Delta Air Lines Inc is nearing an agreement to buy Singapore Airlines’ 49 percent stake in Virgin Atlantic, and is expected to agree to a transatlantic joint venture with the British carrier, a source said.
Meanwhile, chairman of the Virgin group Richard Branson said he planned to keep control of the carrier he set up and said International Airlines Group (IAG) chief executive officer Willie Walsh was misguided for saying the brand would be ditched by Delta.
“Rumors have been spread in the press that I am planning to give up control of Virgin Atlantic and, according to Willie Walsh ... that our brand will soon disappear. This is wishful thinking and totally misguided,” Branson said on Monday.
A source familiar with Branson’s thinking told Reuters that Virgin Atlantic would form a joint venture on transatlantic flights with Delta if the US carrier bought Singapore Airlines’ stake in the British carrier, which Branson set up in 1984.
Delta and Virgin Atlantic’s plan to set up a revenue-sharing deal on flights between Britain and the US would involve code-sharing, allowing both to sell flights on the other airline and share revenues from ticket sales, the source said.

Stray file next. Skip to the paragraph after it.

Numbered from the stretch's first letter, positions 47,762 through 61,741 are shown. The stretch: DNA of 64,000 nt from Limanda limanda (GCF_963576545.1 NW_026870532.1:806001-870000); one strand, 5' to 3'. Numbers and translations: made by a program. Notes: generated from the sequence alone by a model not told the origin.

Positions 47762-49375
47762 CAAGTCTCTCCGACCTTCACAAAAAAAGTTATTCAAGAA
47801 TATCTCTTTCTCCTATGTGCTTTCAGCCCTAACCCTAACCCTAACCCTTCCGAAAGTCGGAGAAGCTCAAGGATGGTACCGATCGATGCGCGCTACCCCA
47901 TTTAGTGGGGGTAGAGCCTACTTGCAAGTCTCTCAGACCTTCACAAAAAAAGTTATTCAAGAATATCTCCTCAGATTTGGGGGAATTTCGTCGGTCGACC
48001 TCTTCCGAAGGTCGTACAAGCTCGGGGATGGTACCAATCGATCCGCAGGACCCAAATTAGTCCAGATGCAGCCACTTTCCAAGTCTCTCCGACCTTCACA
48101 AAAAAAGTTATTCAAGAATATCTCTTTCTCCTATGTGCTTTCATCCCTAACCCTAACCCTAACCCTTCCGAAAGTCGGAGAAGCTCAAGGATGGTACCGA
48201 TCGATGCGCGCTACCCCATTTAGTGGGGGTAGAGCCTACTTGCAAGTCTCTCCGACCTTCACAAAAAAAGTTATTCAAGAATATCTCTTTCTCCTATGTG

The joint venture could lead to the pair sharing costs and bringing prices and schedules into line, the source said.
Delta could pay US$300 million to US$500 million for the 49 percent stake in Virgin, Bloomberg reported on Monday citing people familiar with the matter. Singapore Airlines bought 49 percent of Virgin Atlantic for ￡S600 million (US$962 million) in 1999, but has been open to selling its stake since the middle of last year when a price of US$500 million to US$600 million was mooted in markets, a banking source familiar with the talks said at the time.
Walsh, chief executive of IAG, told the Daily Telegraph newspaper that Delta’s main interest in Virgin Atlantic was in its lucrative slots at London’s Heathrow airport and the US carrier would not want to keep the Virgin brand.